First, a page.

Many observers regarded this incident as the beginning of a global power rivalry between Washington and Beijing that could lead to a military confrontation. The Bush administration took measures to counter China's growing power. One step was the strengthening of the military alliance between the US and Japan.

In the last years, Washington has encouraged Tokyo to build up its military capabilities more rapidly. The Japanese government under Prime Minister Koizumi is Washington's closest ally in East Asia. The government in Tokyo now perceives China to be a growing threat to Japan, so that many Japanese politicians call for a full rearmament of their country.

Given the fact of Japans aggression in the 1930s and 1940s on the Asian mainland - especially in China - the Chinese leadership but also the South Korean government regards such announcements with suspicion. Despite these fears, Washington and Tokyo are determined to develop their military cooperation.

Another measure taken by Washington to counteract China includes military and economic cooperation with India. From Washington's point of view, India is an ideal ally for two reasons. Unlike China, India is a democracy and given its vast population is an ideal demographic counterweight. It could be that the power rivalry between the US and China would have increased if a group of Islamic fundamentalists had not attacked the World Trade Center in New York on September 11, 2001, killing about 3000 people. That terrific attack shifted the total attention of the Bush administration away from China to the Middle East. Washington's most important task from then on was to fight the terrorists and the states that were backing them.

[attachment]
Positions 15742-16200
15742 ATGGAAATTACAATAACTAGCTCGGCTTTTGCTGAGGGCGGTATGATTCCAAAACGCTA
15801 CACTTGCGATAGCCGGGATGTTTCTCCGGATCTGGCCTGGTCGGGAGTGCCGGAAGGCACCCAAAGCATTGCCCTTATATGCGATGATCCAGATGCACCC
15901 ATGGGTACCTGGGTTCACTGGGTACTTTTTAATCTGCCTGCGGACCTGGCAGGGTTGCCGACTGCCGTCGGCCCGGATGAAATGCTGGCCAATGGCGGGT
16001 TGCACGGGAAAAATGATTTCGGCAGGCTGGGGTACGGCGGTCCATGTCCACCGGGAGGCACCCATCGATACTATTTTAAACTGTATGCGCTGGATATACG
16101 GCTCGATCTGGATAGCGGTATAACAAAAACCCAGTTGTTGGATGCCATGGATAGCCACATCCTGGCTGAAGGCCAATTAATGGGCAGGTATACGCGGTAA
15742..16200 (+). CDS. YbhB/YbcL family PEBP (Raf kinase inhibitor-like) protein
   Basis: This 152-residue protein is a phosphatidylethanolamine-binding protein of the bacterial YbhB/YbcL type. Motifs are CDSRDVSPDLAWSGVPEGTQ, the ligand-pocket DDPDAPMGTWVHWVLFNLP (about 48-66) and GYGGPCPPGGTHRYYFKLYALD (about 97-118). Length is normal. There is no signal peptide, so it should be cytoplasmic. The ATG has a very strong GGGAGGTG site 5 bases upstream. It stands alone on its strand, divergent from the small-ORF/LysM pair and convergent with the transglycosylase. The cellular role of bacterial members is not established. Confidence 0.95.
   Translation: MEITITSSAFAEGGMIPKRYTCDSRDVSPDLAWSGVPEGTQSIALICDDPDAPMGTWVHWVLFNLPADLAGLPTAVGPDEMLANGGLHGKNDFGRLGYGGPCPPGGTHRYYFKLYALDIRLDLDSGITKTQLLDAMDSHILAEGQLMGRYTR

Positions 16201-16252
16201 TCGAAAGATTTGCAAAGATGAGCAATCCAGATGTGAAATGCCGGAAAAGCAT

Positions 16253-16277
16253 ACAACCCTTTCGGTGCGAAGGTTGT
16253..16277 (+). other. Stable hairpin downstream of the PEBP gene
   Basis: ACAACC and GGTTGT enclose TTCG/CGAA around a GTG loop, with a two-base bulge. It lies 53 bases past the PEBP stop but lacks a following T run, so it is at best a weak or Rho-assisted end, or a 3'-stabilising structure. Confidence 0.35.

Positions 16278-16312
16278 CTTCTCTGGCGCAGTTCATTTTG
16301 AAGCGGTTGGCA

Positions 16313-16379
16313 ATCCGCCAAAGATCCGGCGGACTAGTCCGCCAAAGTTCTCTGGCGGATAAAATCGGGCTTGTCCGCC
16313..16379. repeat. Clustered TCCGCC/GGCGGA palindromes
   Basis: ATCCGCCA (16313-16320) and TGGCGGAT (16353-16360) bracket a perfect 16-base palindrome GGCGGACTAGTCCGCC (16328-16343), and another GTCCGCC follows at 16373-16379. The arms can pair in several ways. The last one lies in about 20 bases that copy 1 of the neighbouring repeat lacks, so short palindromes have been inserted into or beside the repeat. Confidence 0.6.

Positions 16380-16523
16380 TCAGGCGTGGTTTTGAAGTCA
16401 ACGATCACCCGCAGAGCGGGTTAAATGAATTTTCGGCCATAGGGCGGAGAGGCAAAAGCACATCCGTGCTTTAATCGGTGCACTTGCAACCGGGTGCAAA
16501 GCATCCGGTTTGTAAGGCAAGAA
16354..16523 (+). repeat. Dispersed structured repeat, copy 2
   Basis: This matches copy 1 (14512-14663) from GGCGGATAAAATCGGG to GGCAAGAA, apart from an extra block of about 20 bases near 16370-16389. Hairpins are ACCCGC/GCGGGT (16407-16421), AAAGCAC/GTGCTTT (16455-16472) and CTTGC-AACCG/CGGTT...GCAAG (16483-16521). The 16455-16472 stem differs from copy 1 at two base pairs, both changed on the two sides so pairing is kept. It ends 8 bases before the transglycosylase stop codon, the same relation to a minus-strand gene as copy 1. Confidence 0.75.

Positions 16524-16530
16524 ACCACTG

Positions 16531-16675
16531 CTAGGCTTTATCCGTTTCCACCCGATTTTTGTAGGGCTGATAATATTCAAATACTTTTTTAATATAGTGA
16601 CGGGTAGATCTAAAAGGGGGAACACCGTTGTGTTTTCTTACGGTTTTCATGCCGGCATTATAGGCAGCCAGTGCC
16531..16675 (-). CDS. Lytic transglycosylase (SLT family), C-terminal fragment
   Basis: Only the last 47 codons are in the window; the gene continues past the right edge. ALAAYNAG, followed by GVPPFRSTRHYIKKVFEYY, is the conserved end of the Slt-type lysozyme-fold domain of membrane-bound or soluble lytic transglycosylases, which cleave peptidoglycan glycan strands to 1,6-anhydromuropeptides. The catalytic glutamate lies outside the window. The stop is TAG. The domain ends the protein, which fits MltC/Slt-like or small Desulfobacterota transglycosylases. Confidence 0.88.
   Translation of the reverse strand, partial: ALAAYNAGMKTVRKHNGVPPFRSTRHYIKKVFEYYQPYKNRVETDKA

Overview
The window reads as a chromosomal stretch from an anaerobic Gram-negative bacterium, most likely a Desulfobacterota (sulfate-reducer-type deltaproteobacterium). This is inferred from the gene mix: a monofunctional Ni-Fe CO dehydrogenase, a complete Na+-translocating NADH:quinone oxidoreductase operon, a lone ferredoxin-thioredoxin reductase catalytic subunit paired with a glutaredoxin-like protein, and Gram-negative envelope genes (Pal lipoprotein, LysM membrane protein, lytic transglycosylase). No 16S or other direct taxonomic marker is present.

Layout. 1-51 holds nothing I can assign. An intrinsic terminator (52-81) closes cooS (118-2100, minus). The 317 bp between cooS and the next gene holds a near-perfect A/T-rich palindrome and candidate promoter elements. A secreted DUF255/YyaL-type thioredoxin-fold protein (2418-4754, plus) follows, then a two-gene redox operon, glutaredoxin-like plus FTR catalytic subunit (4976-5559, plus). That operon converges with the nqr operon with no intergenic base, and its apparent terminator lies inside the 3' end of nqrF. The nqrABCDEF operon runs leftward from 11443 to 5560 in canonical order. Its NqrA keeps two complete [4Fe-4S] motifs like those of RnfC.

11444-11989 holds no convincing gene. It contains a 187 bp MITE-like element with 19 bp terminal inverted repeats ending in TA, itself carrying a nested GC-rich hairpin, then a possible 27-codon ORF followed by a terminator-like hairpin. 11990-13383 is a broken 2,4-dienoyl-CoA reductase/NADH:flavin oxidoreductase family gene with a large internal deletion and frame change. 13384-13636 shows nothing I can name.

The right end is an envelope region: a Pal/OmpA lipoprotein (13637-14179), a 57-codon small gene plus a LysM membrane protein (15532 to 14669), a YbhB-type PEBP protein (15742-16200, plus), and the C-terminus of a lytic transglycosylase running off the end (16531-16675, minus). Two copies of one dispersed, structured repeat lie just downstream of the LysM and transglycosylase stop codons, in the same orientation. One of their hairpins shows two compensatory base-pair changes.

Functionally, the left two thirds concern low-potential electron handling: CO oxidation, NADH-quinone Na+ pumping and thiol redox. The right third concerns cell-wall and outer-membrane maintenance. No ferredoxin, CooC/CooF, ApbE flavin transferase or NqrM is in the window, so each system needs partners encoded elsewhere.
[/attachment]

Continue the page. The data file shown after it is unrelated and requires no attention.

China very quickly supported US efforts to fight this enemy. Due to US involvement in the Middle East, its wars in Afghanistan and Iraq, the US and China power competition in East Asia has become less important for the moment. Nevertheless, this rivalry continues.

In the last years, Beijing has undoubtedly increased its influence. The six-party talks about North Korea's nuclear weapons program are the most remarkable event to demonstrate this fact. North Korea, governed by one of the most brutal dictatorships in the world, is developing nuclear weapons. To deal with Pyongyang, Washington needs the support of China because Beijing is the only ally of North Korea and has the most influence.

China also is increasing its power in East Asia because of its economic strength. Many of Chinas neighbors regard China as a very attractive trade partner. Even some of the closest allies to the US such as South Korea now have bigger trade volumes with China than with the US. The US has undoubtedly been losing ground in East Asia in the last few years. The US government is looking at this with growing concern. It remains to be seen how Washington will act to regain its influence in East Asia when it again shifts its full attention to its relationship with China. An open big power rivalry would have negative effects not only for the Asia-Pacific region, but also for other parts of the world.